June 01, 2004

115 Allen St

residences_1.jpg

Are you looking for "sleek and modern loft-style living on the trendy Lower East Side"? Then 115 Allen Street is just the place for you! Just take a look the Residences page, full of annoying rollovers and bizarre capitalisation (or maybe a Glazed Brick Fireplace is the trendy version of a glazed brick fireplace). It's illustrated with a "Kohler Purist Wading Basin Sink" – just the thing if your idea of the perfect sink is one which is only an inch deep! (Kohler calls it a lavatory, even more confusingly.) But don't worry, you can always admire the interesting verb usage: did you know that "each residence resonates the rich texture of the neighborhood in a private sancutary setting"?

It gets better, though: according to the Neighborhood page, "the Lower East Side will always be synonymous in the minds of most New Yorkers, as the very first “ethnic” capitol of the city." Gee, mom, do you think I could live in an "ethnic" capitol? Can I? Can I please? And do you think that I could have my sanctuary setting just steps away from Delancey Street, one of the noisiest trucking routes in all of Manhattan? Yes? Fantastic! I'm going to call Irene Lo at William B May immediately! Maybe that 2,610 square-foot penthouse is still available! Oh, what's that? It hasn't even been built yet? Never mind...

Posted by Felix at 10:44 PM GMT
Comments
#1

That 'sink' looks like a place to wash fruits and vegetables.

Either that or a rodent wading pool.

Posted by: Alan Kellogg on June 2, 2004 12:51 AM
#2

Wow. And who knew what us peons call a tub is actually a "bathing pool"?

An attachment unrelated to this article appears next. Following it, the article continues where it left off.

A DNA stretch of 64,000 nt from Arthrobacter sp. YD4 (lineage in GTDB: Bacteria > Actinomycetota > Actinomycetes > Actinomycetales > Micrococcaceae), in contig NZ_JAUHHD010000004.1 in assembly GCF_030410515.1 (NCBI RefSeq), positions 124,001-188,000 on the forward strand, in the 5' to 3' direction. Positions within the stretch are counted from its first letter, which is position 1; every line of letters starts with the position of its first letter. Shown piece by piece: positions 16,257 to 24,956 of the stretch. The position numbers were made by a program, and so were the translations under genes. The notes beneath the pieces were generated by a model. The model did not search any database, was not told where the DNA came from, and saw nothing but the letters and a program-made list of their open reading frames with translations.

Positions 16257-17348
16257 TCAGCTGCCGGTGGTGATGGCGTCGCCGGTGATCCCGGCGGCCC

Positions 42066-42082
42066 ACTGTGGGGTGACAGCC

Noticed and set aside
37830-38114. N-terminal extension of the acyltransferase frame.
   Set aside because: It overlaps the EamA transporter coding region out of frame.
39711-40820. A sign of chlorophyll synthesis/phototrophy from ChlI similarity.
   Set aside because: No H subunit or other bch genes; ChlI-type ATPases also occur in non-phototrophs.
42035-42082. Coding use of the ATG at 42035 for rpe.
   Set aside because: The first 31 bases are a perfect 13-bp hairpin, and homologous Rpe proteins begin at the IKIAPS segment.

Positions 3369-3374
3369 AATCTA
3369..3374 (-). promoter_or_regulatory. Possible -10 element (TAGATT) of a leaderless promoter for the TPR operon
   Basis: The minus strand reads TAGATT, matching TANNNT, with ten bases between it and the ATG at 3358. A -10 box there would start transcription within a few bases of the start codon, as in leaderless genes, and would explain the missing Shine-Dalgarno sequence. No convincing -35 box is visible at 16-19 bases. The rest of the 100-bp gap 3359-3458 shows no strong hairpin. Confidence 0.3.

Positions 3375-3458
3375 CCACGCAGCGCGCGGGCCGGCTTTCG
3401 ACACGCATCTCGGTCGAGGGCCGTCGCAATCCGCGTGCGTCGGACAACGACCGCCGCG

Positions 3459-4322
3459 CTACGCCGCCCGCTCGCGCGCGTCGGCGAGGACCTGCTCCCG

Posted by: mcf on June 2, 2004 12:52 AM
#3

btw, I've found out since posting this that the penthouse is listed at $2.85 million. For a place on what is probably the nastiest street corner in all of Manhattan; certainly in the top ten. I have a feeling they'll be lucky to get anywhere near that.

Posted by: Felix on June 2, 2004 04:42 AM
#4

Meow - Perhaps we should call you Felix the Catty. If you'll retract those claws for a moment, I have to ask exactly what offends you so much. It's obvious they're trying to maximize whatever return they can get on this property and if that means gilding the lilly so to speak, well then consider it gilded.

As my girlfriend once pointed out to me, the problem is that the Lower East Side is almost all tenaments. Areas like Bed Stuy, Park Slope and Fort Greene were built for the middle or upper class and have or at one time had nice floorplans, but it's hard to find anything besides railroad flats and cramped streets down there.

Perhaps to preserve the character we should institute a hipster preserve to mark the achievements of late 90's inhabitants who in less than 10 years made landlords far wealthier than they dreamed possible. These gentle introspective courageus people who first settled in the waste land and made it habitable for those who have far more disposable income.

Gherm

Posted by: Gherimiah on June 2, 2004 04:12 PM
#5

Some friends just put this sink in their new house in Potomac, MD. It must've been the hottest thing at some fixture expo, like "looks like a bowl on a counter" sinks were a few years ago (*cough* Philippe Starck *cough*).

Anyway, I know it's yuppie-evil and all, but it actually worked quite well and was easy and pleasant to use.

Posted by: greg.org on June 3, 2004 03:55 AM
#6

I looked at the picture of the building. Not knowing Manhattan at all (been there twice, touristed around and got out!) the building in the picture looks like the result of an architectural facelift gone awry. The building itself looks like an eyesore in the midst of a neighborhood that needs-some-tending-to...badly! Looks like this attempt at "bettering" the neighborhood will take a bit longer than some people thought.

Posted by: Luis on June 4, 2004 01:20 PM